*712 The solicitation of defendant by plaintiff's representative resulted in defendant purchasing the "baler" and executing a purchase agreement . . . and a conditional sales contract . . . . The purchase agreement provided for a $10,000 down payment and an additional $39,700 to be paid on delivery with the balance due in the amount of $75,000 to be paid under a retail installment contract. The agreement also provided for delivery F.O.B. Cincinnati, Ohio, and contained a statement that any disputes would be governed by the law of Iowa. Plaintiff assigned the conditional sales contract to ITT Industrial Credit Corporation with recourse. Both of the documents were signed by defendant in Cincinnati, Ohio, and accepted by plaintiff in Ottumwa. In addition to signing the documents, defendant gave plaintiff's representative a check for $10,000 in Cincinnati as a down payment. The 550 Shear Baler was manufactured by plaintiff at its plant in Ottumwa and delivered to defendant in Cincinnati on February 14, 1979. Upon delivery, defendant paid the balance of $39,700 under the purchase agreement and made [its] conditional sales contract payments to ITT. Prior to this time, defendant made a couple of telephone calls to plaintiff in Ottumwa to check on the date of delivery. Subsequent to the baler being delivered, defendant made many telephone calls to plaintiff in Ottumwa relative to repair of the machine as defendant apparently had some difficulty with it. During this period of time, plaintiff shipped numerous parts for the machine from Ottumwa to Cincinnati with some of them being sent back for credit. The invoices concerning the parts contained a statement that the agreement would be governed by the laws of Iowa . . . . In addition, at the request of defendant, plaintiff sent several of its employees to Cincinnati to perform work on the machine. In June 1979, defendant requested that plaintiff perform substantial repair warranty work on the machine, and plaintiff informed defendant that it would be necessary for the machine to be returned to plaintiff's plant in Ottumwa. Due to the difficulties with the machine, plaintiff went and picked up the machine and returned it to plaintiff's plant in Ottumwa where substantial modifications were made. After this was completed, the machine was delivered back to defendant in Cincinnati. The parties were still having problems with the machine, and at the request of defendant, plaintiff agreed to replace a hydraulic cylinder which is manufactured by a company in Hampton, Iowa. Pursuant to request by plaintiff, an employee of defendant picked up the replacement hydraulic cylinder in Hampton and returned it to Cincinnati.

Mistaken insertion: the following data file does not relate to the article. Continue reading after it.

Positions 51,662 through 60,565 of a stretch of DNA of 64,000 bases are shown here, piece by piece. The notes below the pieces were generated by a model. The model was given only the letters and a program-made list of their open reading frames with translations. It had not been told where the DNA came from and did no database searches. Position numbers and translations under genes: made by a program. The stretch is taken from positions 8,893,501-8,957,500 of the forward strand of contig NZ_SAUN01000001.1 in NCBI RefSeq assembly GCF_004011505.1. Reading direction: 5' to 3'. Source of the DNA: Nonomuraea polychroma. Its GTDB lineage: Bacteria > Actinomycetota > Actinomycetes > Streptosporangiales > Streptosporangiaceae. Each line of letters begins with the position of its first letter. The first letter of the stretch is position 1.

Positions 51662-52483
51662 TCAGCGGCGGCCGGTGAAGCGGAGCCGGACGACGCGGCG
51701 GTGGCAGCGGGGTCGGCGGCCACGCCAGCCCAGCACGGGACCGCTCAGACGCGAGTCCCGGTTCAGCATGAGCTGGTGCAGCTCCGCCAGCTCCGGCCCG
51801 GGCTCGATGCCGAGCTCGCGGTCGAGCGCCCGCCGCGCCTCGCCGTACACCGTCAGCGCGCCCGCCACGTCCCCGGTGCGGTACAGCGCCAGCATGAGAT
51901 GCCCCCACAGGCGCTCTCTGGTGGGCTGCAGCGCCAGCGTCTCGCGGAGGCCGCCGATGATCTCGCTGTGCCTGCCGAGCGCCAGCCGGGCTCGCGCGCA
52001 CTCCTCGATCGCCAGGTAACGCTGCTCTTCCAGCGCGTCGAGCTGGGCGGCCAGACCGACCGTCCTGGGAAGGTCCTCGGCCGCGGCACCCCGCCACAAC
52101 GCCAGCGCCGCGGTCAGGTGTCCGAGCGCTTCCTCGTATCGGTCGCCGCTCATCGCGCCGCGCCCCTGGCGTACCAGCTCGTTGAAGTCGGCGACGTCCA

In January, 1980, defendant contacted plaintiff complaining [it was] still having problems with the machine and that no more payments would be made to ITT. The parties then agreed that plaintiff could take possession of the machine and resell it in order to apply the proceeds to their sale. Defendant also claimed that plaintiff agreed to refund the money paid on the machine. Thereafter, plaintiff picked up the machine in Cincinnati and returned it to Ottumwa where the machine was refurbished and sold to another of plaintiff's customers.

This litigation ensued with plaintiff taking the rather novel approach of filing a petition for declaratory judgment alleging in substance that it owes defendant some money but that defendant is claiming more than what plaintiff feels is owed. The petition alleges there is a controversy as to the amount of debt due plaintiff from defendant and the amount of credit to which defendant in entitled against the debt. Plaintiff served notice on defendant personally in Cincinnati, Ohio, pursuant to R.C.P. 56.2.